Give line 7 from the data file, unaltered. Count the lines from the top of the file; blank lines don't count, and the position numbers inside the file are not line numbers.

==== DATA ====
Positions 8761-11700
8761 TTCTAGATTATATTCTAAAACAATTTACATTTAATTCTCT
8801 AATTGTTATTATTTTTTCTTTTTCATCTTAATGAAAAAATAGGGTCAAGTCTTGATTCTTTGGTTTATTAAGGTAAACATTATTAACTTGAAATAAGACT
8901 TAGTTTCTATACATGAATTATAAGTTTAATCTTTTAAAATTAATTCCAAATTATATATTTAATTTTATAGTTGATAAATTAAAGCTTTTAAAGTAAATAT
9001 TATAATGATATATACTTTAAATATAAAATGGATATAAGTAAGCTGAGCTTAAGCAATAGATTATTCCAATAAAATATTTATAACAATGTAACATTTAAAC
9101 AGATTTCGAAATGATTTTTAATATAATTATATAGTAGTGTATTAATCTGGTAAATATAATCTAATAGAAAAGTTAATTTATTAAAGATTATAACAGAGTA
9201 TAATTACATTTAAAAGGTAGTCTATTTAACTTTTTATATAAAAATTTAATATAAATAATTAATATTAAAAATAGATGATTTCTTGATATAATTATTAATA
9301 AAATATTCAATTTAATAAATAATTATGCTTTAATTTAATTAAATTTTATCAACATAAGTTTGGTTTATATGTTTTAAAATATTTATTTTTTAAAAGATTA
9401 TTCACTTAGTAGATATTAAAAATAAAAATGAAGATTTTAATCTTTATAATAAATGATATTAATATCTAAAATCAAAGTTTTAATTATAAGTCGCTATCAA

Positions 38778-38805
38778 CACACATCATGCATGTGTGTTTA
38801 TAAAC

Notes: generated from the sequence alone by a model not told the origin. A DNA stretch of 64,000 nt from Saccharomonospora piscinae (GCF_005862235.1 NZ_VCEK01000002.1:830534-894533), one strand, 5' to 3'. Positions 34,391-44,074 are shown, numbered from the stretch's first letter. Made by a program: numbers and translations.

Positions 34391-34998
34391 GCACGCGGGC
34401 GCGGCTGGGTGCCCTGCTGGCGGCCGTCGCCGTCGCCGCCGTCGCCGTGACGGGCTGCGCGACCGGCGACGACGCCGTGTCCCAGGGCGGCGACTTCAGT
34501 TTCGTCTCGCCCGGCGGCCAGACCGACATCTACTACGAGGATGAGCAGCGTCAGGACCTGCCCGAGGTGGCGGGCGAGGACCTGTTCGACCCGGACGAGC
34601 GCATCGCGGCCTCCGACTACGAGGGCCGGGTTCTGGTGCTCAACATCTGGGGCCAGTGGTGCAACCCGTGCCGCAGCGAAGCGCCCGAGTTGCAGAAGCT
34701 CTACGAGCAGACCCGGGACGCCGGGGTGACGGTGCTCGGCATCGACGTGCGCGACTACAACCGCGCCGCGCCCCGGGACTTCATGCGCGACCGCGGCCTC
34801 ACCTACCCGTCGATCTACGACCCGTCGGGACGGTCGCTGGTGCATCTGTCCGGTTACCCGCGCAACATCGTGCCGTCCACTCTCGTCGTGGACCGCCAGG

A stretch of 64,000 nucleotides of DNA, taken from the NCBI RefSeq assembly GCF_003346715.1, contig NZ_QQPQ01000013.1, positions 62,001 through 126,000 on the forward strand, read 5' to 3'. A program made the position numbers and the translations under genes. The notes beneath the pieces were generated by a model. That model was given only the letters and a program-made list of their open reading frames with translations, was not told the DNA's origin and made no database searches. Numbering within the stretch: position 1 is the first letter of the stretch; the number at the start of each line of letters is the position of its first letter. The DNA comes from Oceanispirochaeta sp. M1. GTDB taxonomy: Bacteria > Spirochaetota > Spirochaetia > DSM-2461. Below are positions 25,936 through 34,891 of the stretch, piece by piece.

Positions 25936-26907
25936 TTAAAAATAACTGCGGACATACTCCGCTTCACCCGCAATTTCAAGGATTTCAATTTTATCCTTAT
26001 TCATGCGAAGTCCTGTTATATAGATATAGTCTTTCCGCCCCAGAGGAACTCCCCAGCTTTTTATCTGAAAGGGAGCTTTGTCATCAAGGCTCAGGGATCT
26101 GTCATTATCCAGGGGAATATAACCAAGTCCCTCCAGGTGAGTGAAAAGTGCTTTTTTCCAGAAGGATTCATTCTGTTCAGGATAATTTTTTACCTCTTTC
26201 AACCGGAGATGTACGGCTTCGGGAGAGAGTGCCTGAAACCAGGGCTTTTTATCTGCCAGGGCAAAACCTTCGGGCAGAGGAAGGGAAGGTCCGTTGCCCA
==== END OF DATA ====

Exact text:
9201 TAATTACATTTAAAAGGTAGTCTATTTAACTTTTTATATAAAAATTTAATATAAATAATTAATATTAAAAATAGATGATTTCTTGATATAATTATTAATA